The stock market on Friday gave the thumbs down to the government decision to make IFCI, the Delhi-based finance company, a state-owned unit. The decision has raised questions over its business model and the fate of its chief executive.
IFCI (Industrial Finance Corporation of India) shares slumped 16.31 per cent, or Rs 5.70, to Rs 29.25 on the Bombay Stock Exchange on Friday on concerns the government's decision to convert optionally convertible debentures into shares would hugely lower the attractiveness of shares as the equity base would increase. The stock was the second biggest loser on the exchange on Friday.
Responding to the development and its implications, Atul Rai, the chief executive and managing director, said the company was yet to get a formal communication and was looking forward to what other shareholders had to say. Asked if he may have to quit his job following the development, Rai said at present he was very much with the company. He, however, did not rule out his exit from the post at the government’s behest.
Unfazed, officials said in Delhi the government would exercise its right, approved by the Cabinet yesterday.
After the conversion, government stake in IFCI would be 55.57 per cent. As of June 30, financial institutions, foreign and domestic combined, owned 42.91 per cent stake. Non-institutional investors such as corporate bodies and individuals owned the rest.
Asked if becoming a government company would change the business model, Rai said he expected some projects such as port development and road construction, being done through separate entities, would remain part of IFCI as they were important for infrastructure development. A senior executive with Indian Banks’ Association said after IFCI’s becoming a public sector undertaking, the government would play a crucial role in shaping the business mandate. Also, there would be closer scrutiny. The existing activities would come under review, he said.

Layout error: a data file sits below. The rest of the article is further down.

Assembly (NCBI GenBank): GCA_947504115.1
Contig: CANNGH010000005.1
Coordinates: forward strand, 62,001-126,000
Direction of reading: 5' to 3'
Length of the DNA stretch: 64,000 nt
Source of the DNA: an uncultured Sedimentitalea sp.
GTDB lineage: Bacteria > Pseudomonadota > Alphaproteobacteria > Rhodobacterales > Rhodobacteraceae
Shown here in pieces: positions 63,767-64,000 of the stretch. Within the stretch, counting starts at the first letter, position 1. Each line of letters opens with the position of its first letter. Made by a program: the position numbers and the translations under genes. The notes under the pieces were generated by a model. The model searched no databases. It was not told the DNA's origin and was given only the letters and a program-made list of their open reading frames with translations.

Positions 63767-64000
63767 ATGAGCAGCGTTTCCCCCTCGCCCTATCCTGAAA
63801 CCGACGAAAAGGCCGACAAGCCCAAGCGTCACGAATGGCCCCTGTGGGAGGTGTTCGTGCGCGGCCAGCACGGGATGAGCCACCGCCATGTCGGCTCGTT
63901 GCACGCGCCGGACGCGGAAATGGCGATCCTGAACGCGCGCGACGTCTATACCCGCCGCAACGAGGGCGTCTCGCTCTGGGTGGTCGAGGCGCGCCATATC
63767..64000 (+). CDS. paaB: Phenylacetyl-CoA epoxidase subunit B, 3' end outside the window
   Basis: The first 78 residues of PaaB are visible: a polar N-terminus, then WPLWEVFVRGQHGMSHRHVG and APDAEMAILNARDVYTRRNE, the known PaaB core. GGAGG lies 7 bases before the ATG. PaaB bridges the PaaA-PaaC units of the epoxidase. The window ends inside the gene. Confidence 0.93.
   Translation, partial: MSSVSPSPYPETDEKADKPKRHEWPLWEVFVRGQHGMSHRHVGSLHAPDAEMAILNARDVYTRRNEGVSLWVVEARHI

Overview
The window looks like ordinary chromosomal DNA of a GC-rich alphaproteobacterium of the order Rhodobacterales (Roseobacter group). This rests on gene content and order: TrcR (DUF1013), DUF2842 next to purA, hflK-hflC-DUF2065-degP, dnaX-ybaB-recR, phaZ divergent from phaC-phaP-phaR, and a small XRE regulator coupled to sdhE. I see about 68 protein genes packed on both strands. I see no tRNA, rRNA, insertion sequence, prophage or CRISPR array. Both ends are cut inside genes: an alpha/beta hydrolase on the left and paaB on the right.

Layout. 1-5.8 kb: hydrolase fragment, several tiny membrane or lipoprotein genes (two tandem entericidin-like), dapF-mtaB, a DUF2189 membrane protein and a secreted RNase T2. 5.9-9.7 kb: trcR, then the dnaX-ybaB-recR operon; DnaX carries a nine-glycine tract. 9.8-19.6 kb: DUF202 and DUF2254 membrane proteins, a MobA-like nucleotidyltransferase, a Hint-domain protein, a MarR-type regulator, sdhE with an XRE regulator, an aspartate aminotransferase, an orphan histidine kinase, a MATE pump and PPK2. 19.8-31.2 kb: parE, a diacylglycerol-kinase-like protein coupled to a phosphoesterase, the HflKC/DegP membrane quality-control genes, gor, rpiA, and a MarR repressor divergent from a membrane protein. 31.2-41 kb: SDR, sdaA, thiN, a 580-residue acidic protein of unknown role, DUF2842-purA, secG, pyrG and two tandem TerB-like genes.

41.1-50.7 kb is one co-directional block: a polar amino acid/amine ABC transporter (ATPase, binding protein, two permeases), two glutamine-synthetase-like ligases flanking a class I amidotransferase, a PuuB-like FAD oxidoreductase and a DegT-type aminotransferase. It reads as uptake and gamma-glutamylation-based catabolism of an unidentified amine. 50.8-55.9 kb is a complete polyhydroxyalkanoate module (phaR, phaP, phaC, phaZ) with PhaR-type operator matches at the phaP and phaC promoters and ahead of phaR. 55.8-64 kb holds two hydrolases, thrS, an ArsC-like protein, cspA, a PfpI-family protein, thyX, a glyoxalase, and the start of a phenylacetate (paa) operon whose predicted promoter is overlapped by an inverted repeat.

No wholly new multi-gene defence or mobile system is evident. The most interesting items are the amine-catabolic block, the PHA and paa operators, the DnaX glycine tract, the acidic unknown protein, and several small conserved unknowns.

The timeline for the proposed initial public offering of IFCI Factors Ltd, its subsidiary, could change, he added.
An analyst with rating agency ICRA, which tracks IFCI, said the conversion in debentures might not be a credit event, so it was not immediately put “under watch”. In July, ICRA had revised the outlook on the long-term ratings for the bond programmes and bank borrowings from ‘stable’ to ‘negative’. It had reaffirmed the rating at A. The rating of IFCI’s commercial paper was revised from ‘A1+’ to ‘A1’.
The possibility of the government exercising the option to convert optionally convertible debentures into equity had derailed the process of selling 26 per cent stake in the company to a strategic investor in 2007.
IFCI was converted into a company incorporated under the Companies Act, 1956 in 1993. It was then decided the holding of government-controlled institutions would be maintained above 51 per cent.